In Norway, a repaired arrow from an unlucky hunter was found that had melted from under the ice.

Archaeologists have discovered in Norway the shaft of a medieval arrow, the broken shank of which was repaired by a hunter using sinew. However, apparently, then he was unsuccessful again and his shot missed the target, burying the arrow for several centuries under snow and ice. As the Secrets of the Ice project team reports… Continue reading In Norway, a repaired arrow from an unlucky hunter was found that had melted from under the ice.

Wooden sickles more than 7,000 years old found in Italy

Archaeologists presented the results of a study of three wooden sickles discovered during underwater excavations at the Early Neolithic site of La Marmotta in Italy. It turned out that these tools were made more than seven thousand years ago from oak and wood belonging to the rose family. Ancient people used resin from pine trees… Continue reading Wooden sickles more than 7,000 years old found in Italy

Traces of cockroach ootheca found in Jomon period ceramics

Archaeologists have examined 4,000- to 5,300-year-old Jomon period pottery discovered in Japan. In five artifacts they found traces of cockroach ootheca. One of them was laid by Japanese cockroaches (Periplaneta japonica), the rest look like smoky cockroaches (P. fulinginosa). Previously, it was believed that the latter species was brought to Japan only in the 18th–19th… Continue reading Traces of cockroach ootheca found in Jomon period ceramics

Paleogeneticists read the genome of the “warrior with a griffin” from Nestor’s palace

Paleogeneticists have studied the origins of populations whose history is known from written sources. They discovered that the Mycenaeans arose from the mixing of Minoans and migrants whose origins were connected with the Eurasian steppe. However, the famous “warrior with a griffin,” whose rich burial was found in Pylos several years ago, did not have… Continue reading Paleogeneticists read the genome of the “warrior with a griffin” from Nestor’s palace

Analysis of 777 ancient genomes clarifies the origins of paleometal populations

Paleogeneticists analyzed 777 ancient genomes from Anatolia, southeastern Europe and western Asia, spanning the last ten thousand years of human history. Focusing on the Palaeometallic Age, scientists found that there was no gene flow from Europe to Anatolia during the entire Bronze Age. In addition, they clarified the influence of representatives of the Yamnaya culture… Continue reading Analysis of 777 ancient genomes clarifies the origins of paleometal populations

The earliest farmers formed from three ancestral populations

Paleogeneticists have discovered that the origins of West Asian populations from the Pre-Pottery Neolithic can be modeled from three ancestral groups: the Epi-Paleolithic inhabitants of Anatolia, representatives of the Natufian culture, and hunter-gatherers from the Caucasus or Iran. They also found that the Pre-Pottery Neolithic in Anatolia appears to be associated with a population that… Continue reading The earliest farmers formed from three ancestral populations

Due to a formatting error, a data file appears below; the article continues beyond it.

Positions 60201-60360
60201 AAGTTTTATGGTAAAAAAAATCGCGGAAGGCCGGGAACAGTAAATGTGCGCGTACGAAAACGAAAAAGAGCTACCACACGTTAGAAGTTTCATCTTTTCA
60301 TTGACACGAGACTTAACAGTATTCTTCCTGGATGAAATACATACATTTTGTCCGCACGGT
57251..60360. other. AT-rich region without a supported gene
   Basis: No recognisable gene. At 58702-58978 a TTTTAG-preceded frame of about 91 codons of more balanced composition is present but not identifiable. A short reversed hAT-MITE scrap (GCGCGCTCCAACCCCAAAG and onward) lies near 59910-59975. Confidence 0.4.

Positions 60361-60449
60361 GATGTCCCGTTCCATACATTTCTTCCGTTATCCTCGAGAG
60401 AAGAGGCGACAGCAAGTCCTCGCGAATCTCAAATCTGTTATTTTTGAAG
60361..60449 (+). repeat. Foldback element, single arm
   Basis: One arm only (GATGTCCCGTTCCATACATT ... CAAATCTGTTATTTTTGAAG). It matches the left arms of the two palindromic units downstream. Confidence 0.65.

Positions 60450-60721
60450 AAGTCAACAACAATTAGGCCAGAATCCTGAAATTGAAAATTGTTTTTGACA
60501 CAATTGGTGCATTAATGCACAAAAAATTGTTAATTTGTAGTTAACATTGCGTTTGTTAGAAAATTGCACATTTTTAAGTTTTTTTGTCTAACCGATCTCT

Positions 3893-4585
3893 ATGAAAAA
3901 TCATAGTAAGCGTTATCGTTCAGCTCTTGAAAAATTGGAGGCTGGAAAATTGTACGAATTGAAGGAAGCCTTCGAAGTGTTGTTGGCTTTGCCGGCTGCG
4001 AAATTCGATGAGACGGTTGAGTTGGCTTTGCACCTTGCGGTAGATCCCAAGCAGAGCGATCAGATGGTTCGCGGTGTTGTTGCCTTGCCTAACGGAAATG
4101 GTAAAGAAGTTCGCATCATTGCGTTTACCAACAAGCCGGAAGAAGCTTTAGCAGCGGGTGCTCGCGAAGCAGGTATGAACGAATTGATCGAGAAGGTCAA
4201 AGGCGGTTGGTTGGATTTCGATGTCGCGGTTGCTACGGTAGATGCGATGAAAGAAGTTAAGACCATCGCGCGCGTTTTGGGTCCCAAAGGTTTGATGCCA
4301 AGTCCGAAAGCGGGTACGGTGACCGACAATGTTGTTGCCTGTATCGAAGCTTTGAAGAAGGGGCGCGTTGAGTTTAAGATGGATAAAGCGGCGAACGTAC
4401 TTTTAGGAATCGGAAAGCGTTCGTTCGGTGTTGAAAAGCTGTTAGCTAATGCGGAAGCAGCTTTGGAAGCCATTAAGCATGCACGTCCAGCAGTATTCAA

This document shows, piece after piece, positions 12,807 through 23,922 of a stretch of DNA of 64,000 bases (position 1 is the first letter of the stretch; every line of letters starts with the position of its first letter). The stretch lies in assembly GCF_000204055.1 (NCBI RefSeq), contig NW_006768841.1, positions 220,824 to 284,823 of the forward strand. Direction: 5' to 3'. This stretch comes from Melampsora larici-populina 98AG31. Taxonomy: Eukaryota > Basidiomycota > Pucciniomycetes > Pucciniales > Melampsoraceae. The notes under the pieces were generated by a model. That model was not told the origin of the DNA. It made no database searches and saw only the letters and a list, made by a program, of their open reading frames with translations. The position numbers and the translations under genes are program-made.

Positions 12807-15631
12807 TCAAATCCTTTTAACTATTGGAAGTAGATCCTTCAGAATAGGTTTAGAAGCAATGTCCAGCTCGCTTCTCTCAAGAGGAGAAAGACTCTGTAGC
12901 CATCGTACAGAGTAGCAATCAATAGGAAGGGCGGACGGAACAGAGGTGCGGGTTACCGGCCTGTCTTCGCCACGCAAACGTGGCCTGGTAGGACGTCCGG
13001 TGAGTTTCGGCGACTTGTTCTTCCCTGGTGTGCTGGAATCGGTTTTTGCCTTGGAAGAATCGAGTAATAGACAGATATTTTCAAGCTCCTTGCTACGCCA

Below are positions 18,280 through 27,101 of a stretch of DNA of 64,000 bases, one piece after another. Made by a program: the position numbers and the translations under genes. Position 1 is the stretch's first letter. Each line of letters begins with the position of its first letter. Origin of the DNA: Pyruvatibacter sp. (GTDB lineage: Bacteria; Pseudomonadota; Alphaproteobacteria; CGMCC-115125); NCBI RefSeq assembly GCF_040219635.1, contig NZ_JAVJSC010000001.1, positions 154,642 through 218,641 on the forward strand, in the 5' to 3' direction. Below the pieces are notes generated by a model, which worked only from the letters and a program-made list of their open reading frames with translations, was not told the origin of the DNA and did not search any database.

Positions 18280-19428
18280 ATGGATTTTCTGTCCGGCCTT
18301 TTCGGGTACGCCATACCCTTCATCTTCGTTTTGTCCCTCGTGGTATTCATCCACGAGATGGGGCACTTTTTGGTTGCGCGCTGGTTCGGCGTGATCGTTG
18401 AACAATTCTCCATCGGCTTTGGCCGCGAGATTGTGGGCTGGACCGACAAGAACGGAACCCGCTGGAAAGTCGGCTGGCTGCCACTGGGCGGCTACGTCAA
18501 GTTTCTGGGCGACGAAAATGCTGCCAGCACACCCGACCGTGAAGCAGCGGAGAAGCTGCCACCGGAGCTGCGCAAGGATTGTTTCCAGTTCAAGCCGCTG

Prehistoric Britons crushed rare rock crystal and buried it

Archaeologists have discovered that during the early Neolithic period, Britons from Dorston Hill in western England processed rock crystal and used it to mark their burials. Prehistoric Britons mined rare crystals and moved them over long distances. At the same time, rock crystal was not used to make equipment or weapons, which indicates its symbolic… Continue reading Prehistoric Britons crushed rare rock crystal and buried it

Neolithic Balkan herders hunted roe deer

Paleozoologists from the USA and Croatia examined more than 41 thousand animal bones and teeth found in six ancient settlements in northern Dalmatia. It turned out that during the Neolithic period (about 6000–4700 BC), local residents mainly raised goats and sheep, but over time the share of cattle and pigs increased. Moreover, in the early… Continue reading Neolithic Balkan herders hunted roe deer

An ancient stone slab mentioning the name of the city was found in Gordion

During excavations of the ancient city of Gordion, located in Turkey, archaeologists first discovered an inscription mentioning the name of this Phrygian capital. It was contained on a stone slab dating back to the reign of King Antiochus I Soter (3rd century BC), Daily Sabah reports. This confirms past findings that the ruins found more… Continue reading An ancient stone slab mentioning the name of the city was found in Gordion

Archaeologists have found an image of the mythical hunter Actaeon in Turkey

Archaeologists during excavations of a theater in the ancient city of Prusias ad Gipium discovered a marble block depicting the figure of a man being torn apart by three dogs. According to researchers, this scene represents the famous myth of the murder of the hunter Actaeon by his own dogs, set on him by the… Continue reading Archaeologists have found an image of the mythical hunter Actaeon in Turkey